Old versus new. Classic versus modern. Original versus retro. It all centers on the notion of using company origins to inform the future. In the case of automotive sculpture, designers are no strangers to using classic sheet metal to inspire future product. And here we have it, spotted in the heart of SOHO, an older Silver Spur and a brand spanking new Ghost sitting in close proximity to one another for easy comparison. Hey, you gotta love New York right? Sure, the now dated Spur won’t go down in history for being one of the brand’s most coveted or collectable models, but, like the Ghost that succeeded it, both vehicles are stately, powerful, whisper quiet, lavish as lavish can be and were clearly envisioned to be the ultimate status symbol for any driver deep pocketed enough to possess the keys. The trend toward sheer and utter opulance was followed closely despite the 20+ year age difference and varying design details. A Rolls Royce is a Rolls Royce after all.
A little known fact…the Silver Spur, as it’s known in Long Wheel Base form (SWB = Silver Spirit), was the first RR to feature the retractable Spirit of Ecstasy.
Spotted this John Cooper Works Mini that is mightier than the rest on Spring Street in Soho. Unlike someone we know, this owner was able to control him or herself from covering the entire body in carbon fiber accents and ridiculously oversized rear wings. The result is a boy racer with a tasteful level of modifications that really emphasizes this hot hatchback’s ability to get up and go. All of the modern day Minis are pretty great thanks to their agile handling, great fuel economy, relative light weight, free scheduled manintenance and famous BMW fit & finish, but I particularly adore these supercharged gen 1 models. They somehow appear cleaner and less bulbous than the twin scroll turbo gen 2 models currently in dealers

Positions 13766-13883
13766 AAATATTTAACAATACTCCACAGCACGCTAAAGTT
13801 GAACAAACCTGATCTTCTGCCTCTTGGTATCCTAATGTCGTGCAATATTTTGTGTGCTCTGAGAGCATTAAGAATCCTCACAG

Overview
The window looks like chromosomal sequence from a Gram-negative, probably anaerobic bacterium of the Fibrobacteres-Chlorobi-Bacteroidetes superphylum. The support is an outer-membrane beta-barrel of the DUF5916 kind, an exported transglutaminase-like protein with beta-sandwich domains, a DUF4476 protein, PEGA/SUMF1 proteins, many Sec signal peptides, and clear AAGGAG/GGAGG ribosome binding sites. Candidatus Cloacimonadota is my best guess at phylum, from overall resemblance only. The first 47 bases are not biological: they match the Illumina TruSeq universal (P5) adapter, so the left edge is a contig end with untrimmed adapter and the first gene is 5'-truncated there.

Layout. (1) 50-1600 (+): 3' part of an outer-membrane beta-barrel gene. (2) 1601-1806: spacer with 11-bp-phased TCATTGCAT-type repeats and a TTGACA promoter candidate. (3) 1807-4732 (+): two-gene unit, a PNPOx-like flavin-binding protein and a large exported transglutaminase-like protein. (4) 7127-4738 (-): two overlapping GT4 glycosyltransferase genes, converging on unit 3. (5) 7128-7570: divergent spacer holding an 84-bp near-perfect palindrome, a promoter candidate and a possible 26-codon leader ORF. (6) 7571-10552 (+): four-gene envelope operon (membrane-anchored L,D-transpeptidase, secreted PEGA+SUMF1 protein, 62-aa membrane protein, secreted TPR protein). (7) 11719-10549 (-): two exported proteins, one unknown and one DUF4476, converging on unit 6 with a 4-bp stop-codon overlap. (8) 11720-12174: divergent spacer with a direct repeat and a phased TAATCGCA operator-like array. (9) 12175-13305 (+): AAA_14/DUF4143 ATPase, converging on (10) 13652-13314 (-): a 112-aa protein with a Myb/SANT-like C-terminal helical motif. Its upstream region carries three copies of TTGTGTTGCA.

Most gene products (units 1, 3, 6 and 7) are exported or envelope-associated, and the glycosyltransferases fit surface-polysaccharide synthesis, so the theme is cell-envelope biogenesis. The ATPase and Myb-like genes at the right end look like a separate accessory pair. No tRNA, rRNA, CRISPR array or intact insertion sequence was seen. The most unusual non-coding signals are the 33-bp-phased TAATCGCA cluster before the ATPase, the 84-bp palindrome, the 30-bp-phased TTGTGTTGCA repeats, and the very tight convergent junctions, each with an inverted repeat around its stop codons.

[See more →]
2002 isn’t a great year to be named after, but I guess it’s better than 1987. Okay, maybe it’s just a number to differentiate between 2 and 4 door models. And although all cars look good in the rain, this 2002 might just look better than most. It’s the perfect mix between tying a sweater around your shoulders and heading to the tennis club, and racing the VW next to you through the canyon.
[See more →]
Vintage Bimmers are all the rage once you head south of Houston. They have a rugged appeal that feels right at home in a concrete jungle. This 1972 R75/5 has shocks lined in chunky rubber and a chrome 4 gallon gas tank (introduced that year) that many say resembled the look of a toaster oven.
Its amazing to watch your visual interpretation of a design change over time. When a next generation model is introduced, the fresh details tend to make the older iteration appear dated and out of touch. But this iconic BMW’s simple yet uninterrupted design always has, and always will, look fantastic. From the basic 3 box design to the early interpretation of the twin kidney grille, the 2002 (1968 – 1977) is a true classic. Seen here in original, unrestored condition, it looks like the owner uses the car every chance he gets.
It’s not often that you get to pull the cover off a Lamborghini during the winter months in NYC. But, thanks to the sunny, unusually mild weather pictured here, the owner of this gen 1 coupe was able to cruise the streets in style. We caught him checking out the similarly colored (yellow/black) Kawasaki KZ400 (1974-1984) across the street.
20 Flip Sting